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How many graduate schools to apply too

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  • Thread starter kuahji
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Just out of curiosity, how many graduate schools should a person apply too? I want to enter into a Ph.D or master's program in astrophysics. So far I have a relatively decent gpa, 3.8+, 4.0 in major. Summer internship with possible future publication, & I think my recommendations are solid (haven't done the GREs yet), but I come from a small school not known for physics. So yeah, just curious as to how many others applied too.
 

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  • #2
fss
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Typically 1-3 "reach" schools, 1-3 "probably" schools, and 1-3 "safety" schools. Sounds like you have a pretty solid basis to work with.
 
  • #3
eri
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I had about the same GPA, more research and publications, applied to 13 and got into 3. Better safe than sorry; I didn't get into any of the schools my advisers thought I'd get into easily.
 
  • #4
Choppy
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You should also make sure that you take the time to really investigate the school and the programs that you apply to. Visit if possible, and if not, at least reach out to potential supervisors and discuss project possibilities and make sure that the program is a good fit for what you want to accomplish. There's not much point in applying to a program that you're not going to be happy in. Remember the goal isn't to apply to the most schools, rather the right ones.
 
  • #5
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I had about the same GPA, more research and publications, applied to 13 and got into 3. Better safe than sorry; I didn't get into any of the schools my advisers thought I'd get into easily.
What kind of schools did you apply too? Ones in the top 10 (roughly) or just average schools? Seems like that's a pretty low acceptance rate for someone with that outstanding of a foundation.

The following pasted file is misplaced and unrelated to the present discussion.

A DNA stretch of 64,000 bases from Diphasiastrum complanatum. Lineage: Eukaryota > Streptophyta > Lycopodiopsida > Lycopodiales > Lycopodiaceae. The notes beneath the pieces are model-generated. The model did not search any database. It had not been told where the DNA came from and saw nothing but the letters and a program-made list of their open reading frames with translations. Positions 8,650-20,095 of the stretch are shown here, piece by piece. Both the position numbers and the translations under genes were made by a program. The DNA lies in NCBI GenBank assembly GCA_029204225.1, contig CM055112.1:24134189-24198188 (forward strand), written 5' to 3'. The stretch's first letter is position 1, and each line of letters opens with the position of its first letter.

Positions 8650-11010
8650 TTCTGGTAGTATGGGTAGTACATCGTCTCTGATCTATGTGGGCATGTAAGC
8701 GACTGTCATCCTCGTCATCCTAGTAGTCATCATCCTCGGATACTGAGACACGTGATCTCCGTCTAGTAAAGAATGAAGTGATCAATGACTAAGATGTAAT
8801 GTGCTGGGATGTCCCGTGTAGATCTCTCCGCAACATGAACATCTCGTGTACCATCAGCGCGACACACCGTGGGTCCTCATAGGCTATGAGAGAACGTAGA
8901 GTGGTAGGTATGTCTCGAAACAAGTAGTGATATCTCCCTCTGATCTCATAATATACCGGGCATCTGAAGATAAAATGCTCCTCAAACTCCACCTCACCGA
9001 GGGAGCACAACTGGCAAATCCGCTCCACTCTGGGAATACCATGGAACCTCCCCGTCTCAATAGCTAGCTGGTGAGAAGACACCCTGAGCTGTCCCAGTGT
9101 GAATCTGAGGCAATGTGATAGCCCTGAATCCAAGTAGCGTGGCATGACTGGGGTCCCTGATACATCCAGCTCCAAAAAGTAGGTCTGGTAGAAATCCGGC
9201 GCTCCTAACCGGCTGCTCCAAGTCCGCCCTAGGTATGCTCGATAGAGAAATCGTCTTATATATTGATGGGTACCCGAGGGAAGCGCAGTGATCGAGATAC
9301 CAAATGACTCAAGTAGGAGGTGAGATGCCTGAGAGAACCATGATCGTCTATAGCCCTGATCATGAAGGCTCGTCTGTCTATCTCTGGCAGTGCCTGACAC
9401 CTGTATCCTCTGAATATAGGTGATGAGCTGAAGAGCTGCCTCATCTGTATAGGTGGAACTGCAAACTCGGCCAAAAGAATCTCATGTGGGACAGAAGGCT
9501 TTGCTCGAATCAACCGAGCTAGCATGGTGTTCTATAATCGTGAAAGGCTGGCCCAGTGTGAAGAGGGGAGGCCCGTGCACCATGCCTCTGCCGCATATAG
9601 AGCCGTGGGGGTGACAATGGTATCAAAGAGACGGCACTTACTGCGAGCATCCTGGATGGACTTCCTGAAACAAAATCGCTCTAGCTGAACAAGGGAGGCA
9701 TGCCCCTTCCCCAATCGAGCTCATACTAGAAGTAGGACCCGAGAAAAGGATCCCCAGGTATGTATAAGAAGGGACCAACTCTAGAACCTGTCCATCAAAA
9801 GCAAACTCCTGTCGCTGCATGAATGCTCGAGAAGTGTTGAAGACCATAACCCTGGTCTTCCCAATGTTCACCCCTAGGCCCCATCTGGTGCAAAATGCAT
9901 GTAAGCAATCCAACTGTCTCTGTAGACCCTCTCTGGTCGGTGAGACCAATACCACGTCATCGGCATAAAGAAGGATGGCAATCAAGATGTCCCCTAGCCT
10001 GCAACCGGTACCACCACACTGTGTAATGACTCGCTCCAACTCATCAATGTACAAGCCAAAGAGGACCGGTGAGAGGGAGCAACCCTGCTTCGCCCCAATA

• #6
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You should also make sure that you take the time to really investigate the school and the programs that you apply to. Visit if possible, and if not, at least reach out to potential supervisors and discuss project possibilities and make sure that the program is a good fit for what you want to accomplish. There's not much point in applying to a program that you're not going to be happy in. Remember the goal isn't to apply to the most schools, rather the right ones.
This is sound advise. Thanks.
 
  • #7
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Just out of curiosity, how many graduate schools should a person apply too? I want to enter into a Ph.D or master's program in astrophysics. So far I have a relatively decent gpa, 3.8+, 4.0 in major. Summer internship with possible future publication, & I think my recommendations are solid (haven't done the GREs yet), but I come from a small school not known for physics. So yeah, just curious as to how many others applied too.
Just for another datum: I also went to a small school not at all known for physics (or anything else). I had a slightly lower GPA and certainly no publications. My recommendations were probably pretty good, but I'm not sure, and I did relatively well on the GRE. I applied to 12 schools and got into 8 (I was 1 for 4 with top 10 schools).

Note that for physics PhD programs in the U.S. (assuming this is what you're talking about), if you are accepted, the school will typically fly you out for a visit. So I have to disagree with Choppy somewhat. You should certainly investigate the programs before you apply, but actually visiting the schools and talking with current students is the best way to really get an idea whether you will be happy there. There is nothing wrong with applying to a number of schools, and then visiting as many as you can after being accepted. Application fees are expensive and can add up quickly, but this is where you'll be spending many of your prime years, so the cost is well worth it if it helps you find a place where you'll be happy.
 
  • #8
eri
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I applied to about 8 schools in the top 20 for astronomy/astrophysics, and 5 for physics, 2 in the top 100, 3 above that. I got into the low ranked physics schools (which still had some excellent programs, just small ones) and all the others (including pure astronomy programs!) turned me down, and when I could a reason it was because of my PGRE scores. Which weren't great, it's true, but I was coming from a liberal arts school.

One of my (completely incompetent at research but got good grades) undergrads got into a top PhD program in astronomy despite poor letters of recommendation. Really pissed me off to see that - you'd think a PhD program would care about whether or not the student showed any aptitude for research. Sometimes it's a crap shoot - you don't know what's going to happen.
 

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